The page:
The Objectivist ethics does not look favorably on jealousy. The judgments that a jealous person makes of a rival are far from being models of epistemic objectivity, and jealous feelings are regarded as a sure sign of low self-esteem. In Ayn Rand’s fiction—most memorably, in Part II, Chapter IX of Atlas Shrugged—jealousy openly expressed is not just a badge of weakness but a near-guarantee of loss or rejection.
In the context of Rand's theory of emotions, jealousy must be regarded as a product of value premises, rather than an innate predisposition triggered by specific circumstances. Did Rand present any evidence that jealousy was an acquired rather than an innate predisposition? No, of course not. Does such evidence that exists on the question tend to support Rand's view? No, it does not.
Jealousy is very commonly observed, widespread emotion. It exists in all cultures and affects nearly everyone (though some people may be more prone to it than others). Experiments show that it can easily be triggered, even people who don't regard themselves as the "jealous type."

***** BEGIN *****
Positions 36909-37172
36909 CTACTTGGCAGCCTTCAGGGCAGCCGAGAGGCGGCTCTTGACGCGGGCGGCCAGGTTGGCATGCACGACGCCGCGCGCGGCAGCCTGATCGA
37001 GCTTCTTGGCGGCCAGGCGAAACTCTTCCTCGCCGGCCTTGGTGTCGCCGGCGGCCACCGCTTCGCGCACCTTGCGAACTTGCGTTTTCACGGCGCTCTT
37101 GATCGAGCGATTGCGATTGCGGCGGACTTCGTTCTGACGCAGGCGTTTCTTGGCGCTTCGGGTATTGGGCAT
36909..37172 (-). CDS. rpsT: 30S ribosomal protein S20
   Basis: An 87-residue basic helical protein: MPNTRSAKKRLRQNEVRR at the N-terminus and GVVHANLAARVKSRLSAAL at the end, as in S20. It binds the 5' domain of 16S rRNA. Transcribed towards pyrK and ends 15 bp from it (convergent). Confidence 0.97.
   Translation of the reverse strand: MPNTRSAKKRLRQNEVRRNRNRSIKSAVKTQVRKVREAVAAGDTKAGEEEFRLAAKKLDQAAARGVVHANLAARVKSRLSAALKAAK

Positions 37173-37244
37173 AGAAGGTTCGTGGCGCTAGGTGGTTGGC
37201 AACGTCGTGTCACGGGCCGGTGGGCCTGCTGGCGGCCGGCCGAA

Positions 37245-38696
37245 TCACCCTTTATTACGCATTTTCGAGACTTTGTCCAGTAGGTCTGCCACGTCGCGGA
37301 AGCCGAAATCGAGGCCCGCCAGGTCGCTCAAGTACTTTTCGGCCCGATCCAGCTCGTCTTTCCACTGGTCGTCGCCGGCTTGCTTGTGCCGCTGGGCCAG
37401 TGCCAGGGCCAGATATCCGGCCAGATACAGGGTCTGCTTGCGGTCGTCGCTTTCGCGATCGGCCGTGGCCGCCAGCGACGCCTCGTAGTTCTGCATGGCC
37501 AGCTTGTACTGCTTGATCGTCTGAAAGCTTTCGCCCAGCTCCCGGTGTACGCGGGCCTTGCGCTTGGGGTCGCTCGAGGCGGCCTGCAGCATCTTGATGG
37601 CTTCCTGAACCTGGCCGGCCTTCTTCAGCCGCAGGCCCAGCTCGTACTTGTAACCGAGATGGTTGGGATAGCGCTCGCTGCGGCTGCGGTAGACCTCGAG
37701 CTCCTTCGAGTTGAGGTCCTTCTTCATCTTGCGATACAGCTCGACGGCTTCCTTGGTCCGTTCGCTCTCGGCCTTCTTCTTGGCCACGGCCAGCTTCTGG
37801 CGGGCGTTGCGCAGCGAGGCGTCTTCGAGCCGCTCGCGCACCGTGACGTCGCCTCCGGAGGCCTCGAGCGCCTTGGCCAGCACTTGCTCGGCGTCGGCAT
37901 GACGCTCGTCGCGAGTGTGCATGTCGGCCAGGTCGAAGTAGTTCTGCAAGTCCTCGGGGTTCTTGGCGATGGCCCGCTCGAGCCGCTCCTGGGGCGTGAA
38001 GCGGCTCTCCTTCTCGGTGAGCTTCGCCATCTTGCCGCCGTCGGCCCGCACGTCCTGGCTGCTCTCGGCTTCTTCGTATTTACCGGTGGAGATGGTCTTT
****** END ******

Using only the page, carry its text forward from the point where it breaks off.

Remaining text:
David Desteno and Piercarlo Valdesolo decided to test how easily jealousy can be triggered in individuals:
We orchestrated a complex social reaction that stimulated ... how jealousy naturally occurs in the real world: a relationship starts, it's threatened by a rival, and then it actually dissolves due to the rival.... Basically, the unknowing participant was being set up for the ultimate brush-off. Why would we put people through this? Because, harsh as it might sound, it is the most valid method of studying how jealousy works in everyday social interactions. [Out of Character, 85]
The initial experiment worked as follows. Carlo Valdesolo pretended to a be a participant in a psychological experiment which involved answering trivial questions. He pairs up with a female participant and immediately begins flirting with her. A little later, another female enters the room, allegedly to take part in the experiment. Carlo begins flirting with the new female "rival," until he suggests to her, "Why don't we pair up," leaving the other female participant, the true subject of the experiment, to stew in her own juices.